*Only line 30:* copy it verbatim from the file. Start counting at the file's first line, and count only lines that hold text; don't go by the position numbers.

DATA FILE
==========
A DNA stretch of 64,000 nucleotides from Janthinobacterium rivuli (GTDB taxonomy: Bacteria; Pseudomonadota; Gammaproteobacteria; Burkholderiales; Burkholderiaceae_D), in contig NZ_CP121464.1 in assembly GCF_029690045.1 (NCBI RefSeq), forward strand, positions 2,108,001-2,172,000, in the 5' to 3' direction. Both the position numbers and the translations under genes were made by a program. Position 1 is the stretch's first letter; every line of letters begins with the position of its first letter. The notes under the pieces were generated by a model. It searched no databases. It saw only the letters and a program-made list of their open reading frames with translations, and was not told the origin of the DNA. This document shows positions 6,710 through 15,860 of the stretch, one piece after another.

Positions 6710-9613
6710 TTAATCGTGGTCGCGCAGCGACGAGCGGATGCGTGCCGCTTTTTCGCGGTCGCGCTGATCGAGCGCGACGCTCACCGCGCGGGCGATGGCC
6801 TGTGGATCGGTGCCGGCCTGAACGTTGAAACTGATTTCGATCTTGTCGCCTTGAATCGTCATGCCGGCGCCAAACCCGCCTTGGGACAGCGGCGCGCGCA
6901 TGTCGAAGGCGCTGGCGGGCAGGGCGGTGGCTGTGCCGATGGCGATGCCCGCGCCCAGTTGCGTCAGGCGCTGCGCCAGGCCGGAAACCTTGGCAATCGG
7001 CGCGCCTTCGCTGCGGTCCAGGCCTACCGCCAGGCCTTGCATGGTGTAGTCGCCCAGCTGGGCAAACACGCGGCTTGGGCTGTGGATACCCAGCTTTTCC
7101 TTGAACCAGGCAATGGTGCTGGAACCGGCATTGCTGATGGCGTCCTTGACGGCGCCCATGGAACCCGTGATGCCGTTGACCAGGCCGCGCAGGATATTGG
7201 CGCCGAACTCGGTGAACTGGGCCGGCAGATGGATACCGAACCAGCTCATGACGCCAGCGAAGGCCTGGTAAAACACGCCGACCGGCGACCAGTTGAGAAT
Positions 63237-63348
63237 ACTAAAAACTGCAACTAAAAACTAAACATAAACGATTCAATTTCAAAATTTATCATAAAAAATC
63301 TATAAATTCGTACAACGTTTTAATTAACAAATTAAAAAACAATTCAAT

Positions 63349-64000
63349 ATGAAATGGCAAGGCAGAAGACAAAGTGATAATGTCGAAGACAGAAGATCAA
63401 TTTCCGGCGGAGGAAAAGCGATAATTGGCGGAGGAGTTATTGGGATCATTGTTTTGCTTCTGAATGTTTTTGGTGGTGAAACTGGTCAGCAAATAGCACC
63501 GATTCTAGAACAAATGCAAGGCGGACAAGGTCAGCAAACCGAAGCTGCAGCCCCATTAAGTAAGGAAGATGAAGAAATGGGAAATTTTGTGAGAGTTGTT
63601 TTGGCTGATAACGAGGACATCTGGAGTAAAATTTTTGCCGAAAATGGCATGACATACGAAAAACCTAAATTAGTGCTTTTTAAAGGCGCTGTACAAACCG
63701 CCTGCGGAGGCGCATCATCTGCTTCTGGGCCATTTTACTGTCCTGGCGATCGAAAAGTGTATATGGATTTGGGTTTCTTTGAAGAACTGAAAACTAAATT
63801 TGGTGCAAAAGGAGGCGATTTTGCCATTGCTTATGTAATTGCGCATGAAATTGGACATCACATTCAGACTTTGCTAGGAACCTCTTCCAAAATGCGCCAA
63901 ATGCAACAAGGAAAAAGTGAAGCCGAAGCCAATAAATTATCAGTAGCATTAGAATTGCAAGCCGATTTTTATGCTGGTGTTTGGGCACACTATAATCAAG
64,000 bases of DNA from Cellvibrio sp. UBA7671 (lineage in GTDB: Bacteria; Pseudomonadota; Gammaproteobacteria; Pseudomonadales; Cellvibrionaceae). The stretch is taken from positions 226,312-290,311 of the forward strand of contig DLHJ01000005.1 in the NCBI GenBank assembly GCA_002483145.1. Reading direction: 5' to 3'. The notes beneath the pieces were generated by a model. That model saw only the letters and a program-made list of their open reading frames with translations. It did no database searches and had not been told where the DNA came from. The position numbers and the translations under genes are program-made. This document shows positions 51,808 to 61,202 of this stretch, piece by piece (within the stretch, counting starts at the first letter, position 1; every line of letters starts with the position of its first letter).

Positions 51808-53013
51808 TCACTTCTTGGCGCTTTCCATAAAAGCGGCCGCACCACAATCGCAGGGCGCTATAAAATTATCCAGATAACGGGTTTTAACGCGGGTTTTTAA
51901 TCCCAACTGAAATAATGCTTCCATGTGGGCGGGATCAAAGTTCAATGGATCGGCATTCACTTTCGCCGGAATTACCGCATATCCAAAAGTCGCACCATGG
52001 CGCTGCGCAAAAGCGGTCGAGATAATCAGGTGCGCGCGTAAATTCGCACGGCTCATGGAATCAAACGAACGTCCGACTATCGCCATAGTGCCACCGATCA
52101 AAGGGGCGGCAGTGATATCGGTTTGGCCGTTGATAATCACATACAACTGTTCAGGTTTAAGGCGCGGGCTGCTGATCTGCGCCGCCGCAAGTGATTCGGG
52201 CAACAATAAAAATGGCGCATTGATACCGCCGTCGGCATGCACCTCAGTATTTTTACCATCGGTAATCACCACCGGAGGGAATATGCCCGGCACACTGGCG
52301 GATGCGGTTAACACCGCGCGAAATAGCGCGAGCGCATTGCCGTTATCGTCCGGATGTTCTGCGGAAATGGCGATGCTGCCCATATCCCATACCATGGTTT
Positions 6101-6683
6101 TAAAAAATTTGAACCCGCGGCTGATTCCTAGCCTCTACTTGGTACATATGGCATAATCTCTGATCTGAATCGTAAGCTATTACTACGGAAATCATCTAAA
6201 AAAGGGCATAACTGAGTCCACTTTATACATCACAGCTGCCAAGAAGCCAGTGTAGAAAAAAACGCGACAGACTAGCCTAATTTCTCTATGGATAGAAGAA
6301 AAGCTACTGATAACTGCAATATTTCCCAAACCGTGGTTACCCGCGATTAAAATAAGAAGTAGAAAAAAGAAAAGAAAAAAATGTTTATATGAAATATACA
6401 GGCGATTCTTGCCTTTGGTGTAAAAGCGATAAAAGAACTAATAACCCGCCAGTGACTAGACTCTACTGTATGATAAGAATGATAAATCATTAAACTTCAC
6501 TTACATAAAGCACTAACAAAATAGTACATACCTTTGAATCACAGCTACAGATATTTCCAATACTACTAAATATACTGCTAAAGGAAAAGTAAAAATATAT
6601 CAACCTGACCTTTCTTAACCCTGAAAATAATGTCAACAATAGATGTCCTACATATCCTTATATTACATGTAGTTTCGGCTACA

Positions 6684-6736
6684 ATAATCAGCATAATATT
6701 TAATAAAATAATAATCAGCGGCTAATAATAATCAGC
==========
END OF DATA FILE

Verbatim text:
6201 AAAGGGCATAACTGAGTCCACTTTATACATCACAGCTGCCAAGAAGCCAGTGTAGAAAAAAACGCGACAGACTAGCCTAATTTCTCTATGGATAGAAGAA